The Fourteenth Amendment did not grand blacks the right to vote The

The fourteenth amendment did not grand blacks the

This preview shows page 3 - 5 out of 5 pages.

The Fourteenth Amendment did not grand blacks the right to vote.The Reconstruction ActJohnson campaigned against the Fourteenth Amendment in the 1866 midterm elections.In March 1867, over Johnson's veto, Congress adopted the Reconstruction Act, which:oDivided the South into five military districts.oCalled for creation of new southern state governments, with black men given the vote.The Reconstruction Act thus began Radical Reconstruction, which lasted until 1877.Impeachment and the Election of GrantTo demonstrate his dislike for the Tenure of Office Act, Johnson removed the secretary of war from office in 1868.Johnson was impeached and the Senate fell one vote short from removing him from office.The Fifteenth AmendmentUlysses S. Grant won the 1868 presidential election.The Fifteenth Amendment was ratified in 1870.It prohibited federal and state governments from denying any citizen the right to vote because ofrace.The Fifteenth Amendment did not extend suffrage to women.The "Great Constitutional Revolution"The laws and amendments of Reconstruction reflected the intersection of two products of the Civil War era: a newly empowered national state and the idea of a national citizenry enjoying equality before the law.Before the Civil War, American citizenship had been closely linked to race.The new amendments also transformed the relationship between the federal government and the states.The Rights of WomenThe destruction of slavery led feminists to search for ways to make the promise of free labor realfor women.Some feminists, such as Elizabeth Cady Stanton and Susan B. Anthony, opposed the Fifteenth Amendment because it did not enfranchise women.The divisions among feminists led to the creation of two hostile women's rights organizations that would not reunite until the 1890s.Despite their limitations, the Fourteenth and Fifteenth Amendments and the Reconstruction Act of 1867 marked a radical departure in American and world history.Radical Reconstruction in the South"The Tocsin of Freedom"Among the former slaves, the passage of the Reconstruction Act inspired an outburst of political organization.Blacks used direct action to remedy long-standing grievances.The Union League aided blacks in the public sphere.By 1870, the Union had been restored and southern states had Republican majorities.The Black OfficeholderTwo thousand African-Americans occupied public offices during Reconstruction.Fourteen blacks were elected to the US House of Representatives.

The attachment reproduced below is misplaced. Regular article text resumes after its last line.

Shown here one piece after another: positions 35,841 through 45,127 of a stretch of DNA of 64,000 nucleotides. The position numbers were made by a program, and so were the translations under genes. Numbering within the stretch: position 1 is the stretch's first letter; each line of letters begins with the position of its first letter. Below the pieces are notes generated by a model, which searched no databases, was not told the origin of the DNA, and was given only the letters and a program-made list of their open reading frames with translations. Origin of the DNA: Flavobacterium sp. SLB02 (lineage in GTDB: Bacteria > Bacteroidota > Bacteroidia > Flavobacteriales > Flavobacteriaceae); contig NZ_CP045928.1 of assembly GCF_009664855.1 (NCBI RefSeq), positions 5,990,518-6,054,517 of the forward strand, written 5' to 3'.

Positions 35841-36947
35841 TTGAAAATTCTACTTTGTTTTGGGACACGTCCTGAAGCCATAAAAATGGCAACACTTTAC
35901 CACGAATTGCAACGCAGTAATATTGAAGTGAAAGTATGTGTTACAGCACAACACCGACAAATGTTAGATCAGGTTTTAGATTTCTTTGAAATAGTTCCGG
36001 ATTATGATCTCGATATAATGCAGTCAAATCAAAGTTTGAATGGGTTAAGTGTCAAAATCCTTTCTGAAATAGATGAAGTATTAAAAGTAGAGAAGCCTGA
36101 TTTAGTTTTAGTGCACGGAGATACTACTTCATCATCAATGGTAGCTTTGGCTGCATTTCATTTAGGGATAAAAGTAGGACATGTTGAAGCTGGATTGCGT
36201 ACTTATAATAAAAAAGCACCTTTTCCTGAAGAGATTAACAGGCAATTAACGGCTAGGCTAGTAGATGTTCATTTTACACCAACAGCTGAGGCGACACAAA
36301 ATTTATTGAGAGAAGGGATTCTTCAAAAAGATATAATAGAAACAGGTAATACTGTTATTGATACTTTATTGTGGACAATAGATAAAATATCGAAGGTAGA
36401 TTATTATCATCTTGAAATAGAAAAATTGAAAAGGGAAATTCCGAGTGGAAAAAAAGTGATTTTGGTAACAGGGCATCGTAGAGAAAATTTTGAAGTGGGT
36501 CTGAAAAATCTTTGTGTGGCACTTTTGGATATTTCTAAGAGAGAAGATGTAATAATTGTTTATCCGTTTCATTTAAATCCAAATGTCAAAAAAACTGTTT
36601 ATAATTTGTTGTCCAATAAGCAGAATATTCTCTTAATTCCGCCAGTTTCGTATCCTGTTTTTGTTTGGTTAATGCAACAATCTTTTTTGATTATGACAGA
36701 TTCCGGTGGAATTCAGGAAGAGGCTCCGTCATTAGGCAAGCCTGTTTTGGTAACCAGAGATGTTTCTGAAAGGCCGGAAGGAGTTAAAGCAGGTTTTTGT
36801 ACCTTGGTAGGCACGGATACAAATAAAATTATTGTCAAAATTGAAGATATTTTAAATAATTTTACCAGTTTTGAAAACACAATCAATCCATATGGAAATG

Background image
Two blacks were elected to the US Senate.Carpetbaggers and ScalawagsCarpetbaggers were northern-born white Republicans who made their homes in the South after the war, with many holding political office.
Background image
Image of page 5

You've reached the end of your free preview.

Want to read all 5 pages?

  • Spring '08
  • SARABOSTELMANN
  • US History, Reconstruction, Southern United States, Ulysses S. Grant, Reconstruction era of the United States, free labor, reconstruction act

  • Left Quote Icon

    Student Picture

  • Left Quote Icon

    Student Picture

  • Left Quote Icon

    Student Picture